Twitter for Beginners: Step 4

Right about now you should start feeling like a Twitter rockstar: you can tweet, retweet, favorite, follow….heck you can do just about everything. So where do you go from here? It’s time to start putting these skills to use: let’s get you some followers!

Getting followers on Twitter may seem pretty easy: write a good tweet and people will interact with it. Right? Wrong. On Twitter, much of how we view accounts is a combination of tweet quality, level of influence, and relevancy to our ideals and interests. For example, Barbara Corcoran may have a ton of influence, but if you aren’t really into investing and business…you are less likely to ‘follow’ her. So how do you get more followers? Let’s find out:

Tweet Quality

On Twitter, judgements are often made based on the quality of your tweets: an insightful comment will most likely get more interaction than a statement about what you had for lunch. That being said, feel free to tweet about your lunch, just understand that it  might not get as much attention. Tweets that often perform well utilize hashtags to ‘index’ them in relevant conversations. One way to get followers is to do some research on the hashtags listed on the left side of your screen:


If you notice the first hashtag, it says that it is promoted, meaning that Suits has paid for this hashtag to appear first (to coordinate with their episode release in this case). A great way to get on people’s radar is to interact with ‘trending’ or highly popular tweets. That being said be extremely careful when interacting with trending topics, and make sure you always ALWAYS research WHY it is trending (heaven forbid you should accidentally get in trouble, or align two hashtags incorrectly like Kmart). In cases politically sensitive like the Obamas, try to remain neutral…even if you have strong opinions: It’s better to play safe than get burned.

In cases like the Te’o tag, this refers to a news story about his alleged ‘fake girlfriend’ scandal. As a new Twitter, steer clear of that topic until everything is confirmed.

In this case, the safest tag to interact with is the promoted tag, so let’s try that.


In most cases with promoted tags, the company paying for the promotion (in this case USA) will provide a description so that Twitter users can easily interact; sometimes this means a graphic, a set of instructions, etc. Though some trending hashtags will commonly be user-generated and driven by interaction and popularity, anything ‘promoted’ is typically paid-for. Interacting with this type of tag will boost your followers. Let’s move on to the next topic:

Level of Influence

When determining who to follow and who to interact with, many seasoned Twitter users look at the ‘level of influence’ of other Twitter users. Some utilize Google chrome add-ons like Klout or look at affiliations listed on descriptions, while other gauge how often they tweets and how many times their tweets are interacted with. One very simple way to gauge influence, is to simply see how many followers a person has and compare it to how many people they follow.  Here are some examples:


As an example, here is the influence of a small skincare brand. Now let’s compare that to a large retail brand:


As you can see pretty clearly, the retail brand has a pretty strong influence, and that shouldn’t be surprising, as it’s the official Twitter handle of Chanel, as compared to smaller brand Caudalie:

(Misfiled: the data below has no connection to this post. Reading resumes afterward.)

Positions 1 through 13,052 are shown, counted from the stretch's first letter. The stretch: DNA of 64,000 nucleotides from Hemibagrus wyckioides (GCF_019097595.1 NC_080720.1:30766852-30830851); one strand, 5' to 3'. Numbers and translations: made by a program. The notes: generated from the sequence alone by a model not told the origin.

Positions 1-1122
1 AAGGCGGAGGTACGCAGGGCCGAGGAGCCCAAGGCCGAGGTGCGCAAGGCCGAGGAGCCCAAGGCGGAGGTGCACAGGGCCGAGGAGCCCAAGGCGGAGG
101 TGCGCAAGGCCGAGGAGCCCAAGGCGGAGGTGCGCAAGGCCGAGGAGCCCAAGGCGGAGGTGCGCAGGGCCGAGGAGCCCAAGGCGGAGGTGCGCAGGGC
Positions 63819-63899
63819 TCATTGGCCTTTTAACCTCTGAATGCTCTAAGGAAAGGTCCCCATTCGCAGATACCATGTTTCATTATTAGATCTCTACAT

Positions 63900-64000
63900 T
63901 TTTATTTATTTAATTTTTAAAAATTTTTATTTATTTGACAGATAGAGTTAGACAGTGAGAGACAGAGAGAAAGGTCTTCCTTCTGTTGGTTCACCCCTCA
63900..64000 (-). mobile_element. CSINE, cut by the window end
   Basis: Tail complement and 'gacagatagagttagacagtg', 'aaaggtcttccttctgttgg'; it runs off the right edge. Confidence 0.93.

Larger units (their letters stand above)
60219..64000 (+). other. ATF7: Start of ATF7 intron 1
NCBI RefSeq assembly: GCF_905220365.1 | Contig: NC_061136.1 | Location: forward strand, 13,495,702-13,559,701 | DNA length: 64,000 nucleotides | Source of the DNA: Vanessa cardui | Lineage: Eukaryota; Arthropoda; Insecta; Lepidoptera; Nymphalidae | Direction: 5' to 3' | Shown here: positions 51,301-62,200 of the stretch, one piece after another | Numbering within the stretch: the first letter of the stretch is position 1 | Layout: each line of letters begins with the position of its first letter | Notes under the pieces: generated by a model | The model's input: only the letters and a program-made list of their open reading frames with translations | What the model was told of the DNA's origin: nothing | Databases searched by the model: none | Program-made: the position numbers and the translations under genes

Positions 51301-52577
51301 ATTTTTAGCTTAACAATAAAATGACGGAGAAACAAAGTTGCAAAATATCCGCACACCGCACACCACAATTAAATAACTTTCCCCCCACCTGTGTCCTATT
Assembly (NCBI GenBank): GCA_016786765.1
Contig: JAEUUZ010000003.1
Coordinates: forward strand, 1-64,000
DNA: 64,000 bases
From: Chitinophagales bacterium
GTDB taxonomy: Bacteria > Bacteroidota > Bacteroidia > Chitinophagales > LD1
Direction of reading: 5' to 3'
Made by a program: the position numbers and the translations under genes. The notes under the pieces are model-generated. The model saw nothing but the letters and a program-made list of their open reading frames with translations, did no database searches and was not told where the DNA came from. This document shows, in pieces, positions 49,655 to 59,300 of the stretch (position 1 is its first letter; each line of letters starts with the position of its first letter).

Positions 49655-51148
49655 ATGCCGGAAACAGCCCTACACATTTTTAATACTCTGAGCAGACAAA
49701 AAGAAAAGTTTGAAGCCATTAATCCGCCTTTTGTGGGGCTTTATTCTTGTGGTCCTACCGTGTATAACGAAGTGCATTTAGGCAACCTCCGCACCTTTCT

Caudalie-kloutinfluencechanel-klout influence

Now, let’s compare those to an outspoken TV personality entrepreneur with a lot of influence, his own private jet, and a seat in the Shark Tank:


Interestingly enough, this person has tweeted more than Chanel, and follows more people than both Caudalie and Chanel combined. But does it pay off?


Interestingly enough, despite having more followers than Chanel, and tweeting more often than both Chanel and Caudalie, Mark Cuban does not have as much influence. Much of this has to do with what he tweets, who he tweets it at, and who he chooses to follow. When you decide who to follow, always make sure you are following only people with more followers than people they follow. This will help you get an edge on gaining influence. Another tip: try to keep your follower count higher than your ‘following’ count by at least 10 people. This should help you gain more influence. Let’s move on to the most important aspect of Twitter accounts: relevancy.


To stay relevant, make sure you interact with hashtags that are relevant and interesting to you. Don’t hop on a bandwagon trending hashtag because its ‘what everyone else is doing’; if you think it’s cool, do it. If not, don’t. Similarly, don’t just follow a ton of people you think might follow you back: just because I follow Mark Cuban and Barbara Corcoran doesn’t mean you should if you aren’t interested in business and investment. If you are fascinated by female comedians, follow Kathy Griffin or Ellen Degeneres instead. Everything you do on Twitter is essentially governed by relevancy, and the more you interact with users with interests similar to yours, the better. To do this, search for hashtags in topics you like, such as #women or #innovation and see what conversations you can join.

I hope this helps!

Next Week:

How to Spot a Spammer!

2 thoughts on “Twitter for Beginners: Step 4

  1. Just read your whole “How to tweet for old people who can’t figure it out” series and love the simplicity of your teaching. Just knowing the difference between @ and # is so helpful. Next, how about teaching us to tweet on our phones. Tried to follow you from my phone and couldn’t find you. 🙂

    • Absolutely! I love when people ask for specific topics! I will totally get to work on mobile tweeting…the images might be a little less pretty since I can’t screenshot from a phone…but i’ll do my best…heck would a video be easier for that?

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